“You really love me, don’t you?”
By Kerry Mills
My weekly visits to the Convent are where I can usually count on having at least one of the highlights of my week. This Convent is where the retired sisters are living, and about eight months ago I started training the staff and creating a program for the sisters. There is one part of the home that is set aside for those who need a bit more attention due to their cognitive impairment. It is in here that my favorite little lady lives. I will call her Sister Martha. She is very witty, super sweet and full of compliments. She can also be the first to resist care if she is approached the wrong way. I think the meanest thing she ever said to a staff member was, “You bum!” Her heart is so sweet, you just want to hug her!
Like many people who suffer with Sister Martha’s condition, she is very forgetful and often can become sad, or afraid of the whereabouts and therefore the safety of her parents and brother, who have long since passed away. She can become suspicious of those who want to help her get ready for the day. The moment she hears the word “shower” she becomes defensive and will not get up off her chair or out of her bed. She loves to compliment the other sisters and the staff. She loves to read whatever is put in front of her. She loves to eat, and more than anything, she likes to laugh.
This week, as I walked into the living room and saw my sweet friend, I went over and kissed her on the forehead. She looked up at me and said, with a serious face and eyes glued to mine, “You really love me, don’t you?” “Of course I do!” was all I could say, as I sat down next to her and we held hands.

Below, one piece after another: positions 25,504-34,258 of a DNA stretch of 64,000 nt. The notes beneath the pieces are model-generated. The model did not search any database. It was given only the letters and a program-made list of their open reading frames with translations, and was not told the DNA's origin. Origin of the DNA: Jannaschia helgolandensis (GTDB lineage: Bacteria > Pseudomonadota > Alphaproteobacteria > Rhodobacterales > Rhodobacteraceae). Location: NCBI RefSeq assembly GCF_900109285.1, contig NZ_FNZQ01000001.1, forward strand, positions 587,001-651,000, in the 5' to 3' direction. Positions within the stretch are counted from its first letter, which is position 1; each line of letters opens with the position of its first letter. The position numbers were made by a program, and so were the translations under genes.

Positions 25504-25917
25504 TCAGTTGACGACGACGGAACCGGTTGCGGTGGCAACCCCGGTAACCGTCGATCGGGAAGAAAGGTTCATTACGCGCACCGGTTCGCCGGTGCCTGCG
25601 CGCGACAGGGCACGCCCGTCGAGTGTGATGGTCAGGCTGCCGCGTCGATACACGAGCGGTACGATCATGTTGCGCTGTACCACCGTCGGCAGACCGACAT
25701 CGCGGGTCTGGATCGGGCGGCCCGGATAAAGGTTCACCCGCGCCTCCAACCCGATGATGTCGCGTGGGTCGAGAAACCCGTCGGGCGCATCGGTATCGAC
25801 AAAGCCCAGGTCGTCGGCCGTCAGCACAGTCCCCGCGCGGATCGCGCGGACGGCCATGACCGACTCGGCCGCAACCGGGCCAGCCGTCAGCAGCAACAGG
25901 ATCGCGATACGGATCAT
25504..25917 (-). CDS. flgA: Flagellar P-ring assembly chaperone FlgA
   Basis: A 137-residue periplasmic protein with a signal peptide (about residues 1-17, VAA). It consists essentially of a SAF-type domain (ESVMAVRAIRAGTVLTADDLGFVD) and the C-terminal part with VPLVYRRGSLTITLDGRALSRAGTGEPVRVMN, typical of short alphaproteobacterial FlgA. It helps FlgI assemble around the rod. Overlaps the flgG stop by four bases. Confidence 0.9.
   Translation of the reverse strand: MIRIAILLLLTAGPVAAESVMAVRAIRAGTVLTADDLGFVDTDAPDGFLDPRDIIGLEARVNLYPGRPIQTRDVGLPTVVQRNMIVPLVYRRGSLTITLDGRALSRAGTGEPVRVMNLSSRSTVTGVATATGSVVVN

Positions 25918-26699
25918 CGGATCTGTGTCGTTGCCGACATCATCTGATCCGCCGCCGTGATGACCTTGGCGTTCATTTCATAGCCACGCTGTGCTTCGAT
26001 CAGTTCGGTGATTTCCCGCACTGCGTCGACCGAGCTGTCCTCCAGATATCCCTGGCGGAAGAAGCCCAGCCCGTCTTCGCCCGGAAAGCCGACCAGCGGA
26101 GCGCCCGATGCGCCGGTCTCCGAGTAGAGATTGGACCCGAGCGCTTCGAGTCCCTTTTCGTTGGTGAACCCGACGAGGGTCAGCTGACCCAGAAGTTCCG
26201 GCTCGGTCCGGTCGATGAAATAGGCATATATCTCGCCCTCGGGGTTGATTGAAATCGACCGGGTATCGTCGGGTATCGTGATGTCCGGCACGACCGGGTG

Sister Martha was having a bit of a rough morning. She thought that everyone was going to die. Where this thought came from we don’t know. She has many fears like this. I assured her that I would keep her safe, and sat with her for a short while. This led to some small talk, and then to big laughs about silly stuff. The staff had already put on her favorite DVD, an Irish singer who Sister Martha felt she knew so well because, according to her, he visited every day! When I returned an hour later, Sister Martha was singing along and was as happy as could be. The staff, like every other day, knew how to assure her they would keep her safe; they knew how to engage her in things that would take her mind off of her fears, because they knew her. They listen to what she says and therefore can provide more comforting responses.
We cannot always fix the issues that our loved ones with dementia are dealing with, but we can certainly love them and make sure they know that they are not alone. And with this as your aim, I am confident you will do more for your loved one than you can even imagine!